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David Morrisey

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Alan Rickman


Colonel Brandon is a character in Sense and Sensibility. He married Marianne Dashwood, the middle Dashwood sister, at the end of the novel.

Character traitsEdit

Brandon is 35 or most likely older, described as being "on the wrong side of 35" in the narration. He is silent and grave, but with a sensible countenance and a gentlemanly disposition. Marianne Dashwood first thought him a very old bachelor and not very attractive in terms of matrimony. He's dignified and well-to-do, but beyond that, we don't get much from first impressions. The Colonel appears to be rather dull to the insensitive eye, but beneath his tranquil surface, there's a whole lot going on. Elinor Dashwood is the first to appreciate this, but gradually, other characters (including, finally, Marianne, when she decides to marry him) realize that he's a whole lot more than meets the eye.

First of all, Colonel Brandon is clearly a sensitive soul, even though his exterior seems unflappable and even rather remote. He's the only person who appreciates Marianne's music the same way she does – respectfully and thoughtfully – and we get the impression that his quiet persona hides a deeply intellectual inner self. Colonel Brandon is also by far the character with the most significant emotional trauma to deal with, which he manages to do in an admirably mature, applause-worthy fashion. He's the ultimate combination of feeling and logic, and comes off as the only real grownup in this whole cast of characters.

All in all, Colonel Brandon may seem to be on the boring side, but he's actually not – he's just more under control than the other folks we meet here. We don't get to know him too well, but we can imagine that he's a pretty rewarding friend to have, once you get past his rather stiff exterior.

Brandon had an older brother who died five years before the book began, thus allowing him to inherit the family estate of Delaford, located in Dorsetshire. He also has at least one sister – whether she is older or younger is unknown – as the estate of Whitwell, the site of an aborted group picnic, was said to belong to his brother-in-law, who was unnamed. He also, at one time, was very much in love with his father's ward, Eliza Williams, but she was forced to marry his elder brother, a situation which made both her and Brandon extremely unhappy. His brother, who did not treat her well, divorced her two years after the marriage and Eliza was left to fend for herself, eventually becoming pregnant by an unnamed lover and winding up in a poor house, where Brandon found her after returning from the East Indies.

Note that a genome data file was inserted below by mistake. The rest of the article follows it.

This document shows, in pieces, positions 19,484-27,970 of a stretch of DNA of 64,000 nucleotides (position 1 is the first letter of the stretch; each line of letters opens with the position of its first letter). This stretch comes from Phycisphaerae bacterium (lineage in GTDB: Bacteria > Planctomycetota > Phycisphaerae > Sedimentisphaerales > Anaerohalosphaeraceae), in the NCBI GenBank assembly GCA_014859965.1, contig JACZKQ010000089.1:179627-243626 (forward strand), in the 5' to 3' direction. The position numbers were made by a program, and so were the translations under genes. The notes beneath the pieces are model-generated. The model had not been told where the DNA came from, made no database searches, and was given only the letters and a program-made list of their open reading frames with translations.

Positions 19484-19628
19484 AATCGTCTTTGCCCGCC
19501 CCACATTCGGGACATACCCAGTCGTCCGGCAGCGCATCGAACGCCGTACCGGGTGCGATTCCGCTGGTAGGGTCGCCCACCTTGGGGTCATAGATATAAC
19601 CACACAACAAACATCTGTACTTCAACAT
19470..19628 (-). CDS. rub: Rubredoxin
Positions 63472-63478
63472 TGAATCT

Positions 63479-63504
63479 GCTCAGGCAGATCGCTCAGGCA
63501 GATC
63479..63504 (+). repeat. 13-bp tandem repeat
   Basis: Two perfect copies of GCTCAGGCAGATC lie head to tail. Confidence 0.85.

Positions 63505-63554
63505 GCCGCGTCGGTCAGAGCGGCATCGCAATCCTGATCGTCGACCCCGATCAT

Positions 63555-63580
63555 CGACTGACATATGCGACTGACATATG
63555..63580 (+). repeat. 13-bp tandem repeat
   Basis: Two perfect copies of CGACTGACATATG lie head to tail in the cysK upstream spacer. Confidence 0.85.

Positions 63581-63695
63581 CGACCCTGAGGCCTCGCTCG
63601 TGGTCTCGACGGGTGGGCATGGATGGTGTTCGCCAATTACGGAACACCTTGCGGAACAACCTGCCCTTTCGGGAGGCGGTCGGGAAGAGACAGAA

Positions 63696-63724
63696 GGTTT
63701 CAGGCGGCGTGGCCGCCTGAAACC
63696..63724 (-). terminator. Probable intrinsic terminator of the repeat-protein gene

Eliza later died of consumption, but not before extracting a promise from Brandon that he would look after her daughter, also named Eliza. Mrs. Jennings (and others) wrongly assume the younger Eliza to be Brandon's "natural" (illegitimate) daughter. She is seduced by Willoughby at around 16 years of age and abandoned by him, which Brandon learns only after she has been missing for 8 months. She sends a letter to him which is the reason he canceled the picnic to Whitwell, and he goes to her in London, where he learns she is pregnant with Willoughby's child. When Willoughby himself comes to London about two weeks later, after being disinherited by his aunt (who had learned of his indiscretion and demanded he marry Eliza, which he refused because he wished to marry Marianne), Brandon challenges him to a duel in defense of young Eliza's honor. It is said in the book, when he recounts the story to Elinor, that they both "walked away unwounded", but it can be assumed that Brandon bested him and allowed him to live only because of the grief it would cause Marianne.

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